Using CRISPR for HLB Resistance

Ernie NeffCitrus Expo, Research


Use of CRISPR (clustered regularly interspaced short palindromic repeats) technology has already produced trees that are highly resistant to citrus canker. In a Citrus Expo virtual presentation, microbiology and cell scientist Nian Wang reported on work that is being done with CRISPR to develop tree resistance to HLB. Wang is a University of Florida Institute of Food and Agricultural Sciences (UF/IFAS) professor at the Citrus Research and Education Center in Lake Alfred.

“The genetic improvement of citrus by using conventional breeding is a lengthy, costly and challenging process due to the complex reproductive biology of citrus,” stated a slide in Wang’s presentation. That highly complex biology includes “sexual incompatibility, a highly heterozygous nature, nucellar seedlings, male or female sterility and a long juvenile phase,” the slide added. Wang said genetic improvement through conventional breeding can take from 10 to 20 years. “Biotechnology approaches such as CRISPR-mediated genome editing have the potential to accelerate the citrus improvement process,” the slide concluded.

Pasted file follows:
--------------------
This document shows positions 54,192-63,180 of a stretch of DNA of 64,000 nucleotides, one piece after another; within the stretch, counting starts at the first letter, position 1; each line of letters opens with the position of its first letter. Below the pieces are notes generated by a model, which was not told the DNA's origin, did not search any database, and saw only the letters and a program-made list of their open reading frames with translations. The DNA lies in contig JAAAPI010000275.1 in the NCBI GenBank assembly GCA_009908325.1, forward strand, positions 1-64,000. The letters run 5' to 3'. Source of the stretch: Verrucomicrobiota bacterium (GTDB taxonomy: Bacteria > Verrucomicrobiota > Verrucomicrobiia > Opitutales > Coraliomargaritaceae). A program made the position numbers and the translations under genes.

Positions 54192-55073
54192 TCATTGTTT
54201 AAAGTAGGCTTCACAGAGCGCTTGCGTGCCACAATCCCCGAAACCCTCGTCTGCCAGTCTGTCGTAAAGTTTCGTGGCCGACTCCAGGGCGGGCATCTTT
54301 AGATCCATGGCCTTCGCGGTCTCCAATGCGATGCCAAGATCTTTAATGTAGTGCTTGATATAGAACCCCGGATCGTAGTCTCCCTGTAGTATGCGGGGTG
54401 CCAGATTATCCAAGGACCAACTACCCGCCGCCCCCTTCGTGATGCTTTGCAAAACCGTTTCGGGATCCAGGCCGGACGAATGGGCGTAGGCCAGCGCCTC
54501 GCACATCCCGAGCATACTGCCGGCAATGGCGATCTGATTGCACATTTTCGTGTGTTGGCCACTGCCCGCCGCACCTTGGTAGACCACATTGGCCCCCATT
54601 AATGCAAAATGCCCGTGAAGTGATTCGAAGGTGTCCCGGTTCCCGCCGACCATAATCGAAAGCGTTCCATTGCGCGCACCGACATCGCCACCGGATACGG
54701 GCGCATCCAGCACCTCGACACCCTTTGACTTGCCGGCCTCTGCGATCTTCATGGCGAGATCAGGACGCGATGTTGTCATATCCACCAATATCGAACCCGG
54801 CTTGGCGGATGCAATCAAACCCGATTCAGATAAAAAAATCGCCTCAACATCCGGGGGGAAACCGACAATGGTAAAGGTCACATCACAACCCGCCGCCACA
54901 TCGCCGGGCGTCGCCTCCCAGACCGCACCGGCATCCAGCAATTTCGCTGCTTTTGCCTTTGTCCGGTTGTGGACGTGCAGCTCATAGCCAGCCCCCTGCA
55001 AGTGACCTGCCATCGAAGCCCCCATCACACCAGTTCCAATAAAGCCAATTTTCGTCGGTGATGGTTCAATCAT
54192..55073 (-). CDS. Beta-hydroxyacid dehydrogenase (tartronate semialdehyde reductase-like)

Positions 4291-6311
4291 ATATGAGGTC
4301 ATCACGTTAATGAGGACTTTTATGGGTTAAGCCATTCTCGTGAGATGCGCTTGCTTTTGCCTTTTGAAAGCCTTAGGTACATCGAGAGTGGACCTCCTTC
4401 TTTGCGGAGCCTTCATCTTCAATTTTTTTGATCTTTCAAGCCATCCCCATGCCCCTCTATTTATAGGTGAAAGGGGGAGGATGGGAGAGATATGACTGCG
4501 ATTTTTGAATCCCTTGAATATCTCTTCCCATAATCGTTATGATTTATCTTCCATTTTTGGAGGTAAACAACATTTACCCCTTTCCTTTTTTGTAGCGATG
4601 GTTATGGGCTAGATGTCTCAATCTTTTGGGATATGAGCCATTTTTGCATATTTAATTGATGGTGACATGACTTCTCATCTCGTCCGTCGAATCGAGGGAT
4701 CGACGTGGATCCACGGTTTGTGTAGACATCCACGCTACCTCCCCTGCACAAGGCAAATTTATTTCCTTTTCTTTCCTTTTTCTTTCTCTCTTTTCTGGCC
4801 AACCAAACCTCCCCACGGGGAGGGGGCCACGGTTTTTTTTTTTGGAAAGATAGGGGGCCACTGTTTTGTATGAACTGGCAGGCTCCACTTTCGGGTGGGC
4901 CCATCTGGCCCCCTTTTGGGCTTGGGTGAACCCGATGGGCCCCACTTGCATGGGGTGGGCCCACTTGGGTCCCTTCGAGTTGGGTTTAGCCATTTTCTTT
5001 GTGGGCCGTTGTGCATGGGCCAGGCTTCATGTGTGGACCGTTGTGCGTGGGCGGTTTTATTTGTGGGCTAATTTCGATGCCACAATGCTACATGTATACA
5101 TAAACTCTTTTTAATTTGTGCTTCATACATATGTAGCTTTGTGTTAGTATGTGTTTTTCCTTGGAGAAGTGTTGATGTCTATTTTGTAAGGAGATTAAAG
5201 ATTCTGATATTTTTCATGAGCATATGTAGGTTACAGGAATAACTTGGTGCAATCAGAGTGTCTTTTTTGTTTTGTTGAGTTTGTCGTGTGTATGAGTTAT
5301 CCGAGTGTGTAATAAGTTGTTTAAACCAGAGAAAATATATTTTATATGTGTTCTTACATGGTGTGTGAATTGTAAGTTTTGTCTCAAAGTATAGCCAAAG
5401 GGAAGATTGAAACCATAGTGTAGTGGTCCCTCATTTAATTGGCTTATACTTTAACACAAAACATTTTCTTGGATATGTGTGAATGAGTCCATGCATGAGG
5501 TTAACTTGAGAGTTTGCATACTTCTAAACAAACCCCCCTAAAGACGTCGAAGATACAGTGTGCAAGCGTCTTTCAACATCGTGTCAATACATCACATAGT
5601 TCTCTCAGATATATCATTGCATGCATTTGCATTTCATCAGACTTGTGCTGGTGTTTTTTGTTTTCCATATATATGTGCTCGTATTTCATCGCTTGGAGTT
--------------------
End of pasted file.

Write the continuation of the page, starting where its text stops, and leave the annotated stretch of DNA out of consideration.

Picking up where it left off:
In his presentation, Wang discussed some of the technicalities involved in using CRISPR to produce disease-resistant trees, as well as the regulatory steps involved in clearing the way for the technology.

Scientists sometimes refer to CRISPR as “genetic scisssors.” One of Wang’s Citrus Expo presentation slides declared, “The CRISPR scissors are ready for citrus!”

See Wang’s full Citrus Expo presentation here.

UF/IFAS recently announced that Wang has been honored by the American Phytopathological Society for his research in plant pathology. UF/IFAS referred to Wang as “a leader” in adapting CRISPR technology for disease control. Learn more about Wang being named the winner of the society’s Ruth Allen Award.

Share this Post

About the Author

Ernie Neff

Senior Correspondent at Large